How, exactly, did clowns go from lovable children's entertainers to the bewigged, bone-chilling incarnation of evil? The answer is complicated, and spans a period of almost 200 years, even if the current trend of coulrophobia seems to have peaked with the ascent of online media.
Traditionally clowns are anarchic figures who defy the boundaries of normal social conduct, even before Heath Ledger's Joker just wanted to watch the world burn. In Edgar Allan Poe's 1849 story Hop-Frog, a physically deformed court jester who's consistently the butt of practical jokes encourages the king and his court of noblemen to dress as orangutans covered in tar, at which point he sets them all on fire. The unpredictable nature of a clown's behavior, and his or her tendency to transgress acceptable standards of behavior (by, for example, throwing pies in each others' faces, or squirting water on an innocent bystander with a trick buttonhole flower), probably makes us wary of what other lines they might cross.
The makeup, too, is a factor. Traditional clown face paint—a white base, with exaggerated red lips and cheeks—was pioneered by Joseph Grimaldi, a popular entertainer in the early 19th century, and can be manipulated to create a face that is either grinning in an absurd rictus or tragicomically sad. "At its roots, clownaphobia springs from the duplicity implied by the frozen grins and false gaiety of clowns," writes cultural critic Mark Dery in his 1999 book The Pyrotechnic Insanitarium: America on the Brink. "The clown persona protests too much; its transparent artificiality constantly directs our attention to what's behind the mask." The frozen smile of a clown makes his or her true expression impossible to read—yet another factor that leads us to ponder whether or not they can be trusted.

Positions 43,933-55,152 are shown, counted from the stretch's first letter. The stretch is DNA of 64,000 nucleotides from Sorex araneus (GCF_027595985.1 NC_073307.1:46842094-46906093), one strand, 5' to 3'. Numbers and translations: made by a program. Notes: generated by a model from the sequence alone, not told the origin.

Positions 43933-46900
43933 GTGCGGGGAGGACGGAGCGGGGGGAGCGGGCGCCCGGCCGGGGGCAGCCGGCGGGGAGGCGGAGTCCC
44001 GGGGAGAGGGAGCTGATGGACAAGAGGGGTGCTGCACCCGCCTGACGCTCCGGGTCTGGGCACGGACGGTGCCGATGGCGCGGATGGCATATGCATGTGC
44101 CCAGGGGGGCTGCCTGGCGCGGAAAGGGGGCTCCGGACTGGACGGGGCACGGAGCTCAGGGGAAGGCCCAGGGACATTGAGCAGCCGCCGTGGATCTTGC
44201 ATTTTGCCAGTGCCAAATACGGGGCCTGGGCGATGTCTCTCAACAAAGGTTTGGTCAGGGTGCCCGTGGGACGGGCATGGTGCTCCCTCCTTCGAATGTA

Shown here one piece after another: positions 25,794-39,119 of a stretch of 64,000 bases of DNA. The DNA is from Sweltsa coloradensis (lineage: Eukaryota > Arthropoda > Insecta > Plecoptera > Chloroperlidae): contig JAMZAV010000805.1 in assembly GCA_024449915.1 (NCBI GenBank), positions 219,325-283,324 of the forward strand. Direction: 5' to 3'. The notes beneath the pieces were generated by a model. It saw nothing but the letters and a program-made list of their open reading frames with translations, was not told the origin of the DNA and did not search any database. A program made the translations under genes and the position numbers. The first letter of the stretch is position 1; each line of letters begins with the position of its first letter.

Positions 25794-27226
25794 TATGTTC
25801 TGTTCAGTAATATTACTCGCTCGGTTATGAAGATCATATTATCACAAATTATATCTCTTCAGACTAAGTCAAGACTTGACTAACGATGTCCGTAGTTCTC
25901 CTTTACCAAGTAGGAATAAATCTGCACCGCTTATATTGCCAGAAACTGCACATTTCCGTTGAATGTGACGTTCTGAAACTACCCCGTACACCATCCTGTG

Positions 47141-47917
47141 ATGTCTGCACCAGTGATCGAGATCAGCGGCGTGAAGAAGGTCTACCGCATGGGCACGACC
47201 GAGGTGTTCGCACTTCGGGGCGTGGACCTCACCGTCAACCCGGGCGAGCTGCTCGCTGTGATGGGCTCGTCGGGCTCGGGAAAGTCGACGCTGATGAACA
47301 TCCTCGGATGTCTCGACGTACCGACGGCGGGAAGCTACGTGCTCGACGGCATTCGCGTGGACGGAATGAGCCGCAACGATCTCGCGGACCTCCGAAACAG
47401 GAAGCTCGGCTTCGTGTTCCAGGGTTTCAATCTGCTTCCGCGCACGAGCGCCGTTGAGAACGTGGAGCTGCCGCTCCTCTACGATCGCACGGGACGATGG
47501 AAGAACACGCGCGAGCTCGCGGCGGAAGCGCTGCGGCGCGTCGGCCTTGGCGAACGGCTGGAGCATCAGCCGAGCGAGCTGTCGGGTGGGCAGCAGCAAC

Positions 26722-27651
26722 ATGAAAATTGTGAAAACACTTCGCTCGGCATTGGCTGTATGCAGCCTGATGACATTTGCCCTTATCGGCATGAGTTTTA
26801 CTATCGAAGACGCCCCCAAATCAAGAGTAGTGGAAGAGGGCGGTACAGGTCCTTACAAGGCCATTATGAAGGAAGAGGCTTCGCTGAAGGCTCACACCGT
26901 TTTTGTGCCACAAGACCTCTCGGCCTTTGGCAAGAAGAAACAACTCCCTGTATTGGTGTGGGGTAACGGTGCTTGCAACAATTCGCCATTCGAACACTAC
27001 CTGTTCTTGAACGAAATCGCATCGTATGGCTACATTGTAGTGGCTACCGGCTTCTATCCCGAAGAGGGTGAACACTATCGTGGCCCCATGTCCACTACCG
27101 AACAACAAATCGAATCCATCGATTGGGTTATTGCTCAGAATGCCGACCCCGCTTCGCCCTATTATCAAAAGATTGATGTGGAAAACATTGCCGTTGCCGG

Despite all this, clowns were typically viewed in a positive light for most of the 19th and 20th centuries, even though Leoncavallo's aforementioned 1892 opera, Pagliacci, told the story of a clown who murders his unfaithful wife and her lover with a knife. (Se il viso è pallido, è di vergogna, the clown sings, or, If my face is white, it is for shame.) The turning point, culture-wise, appears to have been the arrest of Gacy, dubbed "the Killer Clown" by the media, whose grisly string of sexual assaults and murders contrasted so vividly with his alternate clown persona. As Pogo, Gacy performed at parades, parties, and charitable events, even meeting First Lady Rosalynn Carter in 1978 thanks to his role as director of Chicago's Polish Constitution Day Parade. While on death row, he painted a number of portraits of clowns, many depicting himself as Pogo, claiming that he wanted to use the paintings "to bring joy into people's lives."
The national shockwave following the exposure of one of the most prolific serial killers in American history may have forever traumatized the country as far as clowns were concerned. In 1980, Gacy was sentenced to death. Two years later, Tobe Hooper and Steven Spielberg released Poltergeist, a movie in which evil forces terrorize a household, in part by bringing young Robbie's Clown Doll to life and having it pull him under his bed and attempt to throttle him to death. In 1986, Stephen King published IT, a horror novel about the murderous Pennywise the Clown, who stalks children, terrifying them and occasionally ripping off their limbs. In 2009, King talked about the idea for Pennywise with Conan O'Brien. "As a kid, going to the circus, it'd be like 12 full-grown people piling out of a little car, their faces were dead-white, their mouths were red, as though they were full of blood," he said. "They were all screaming, their eyes were huge: What's not to like?"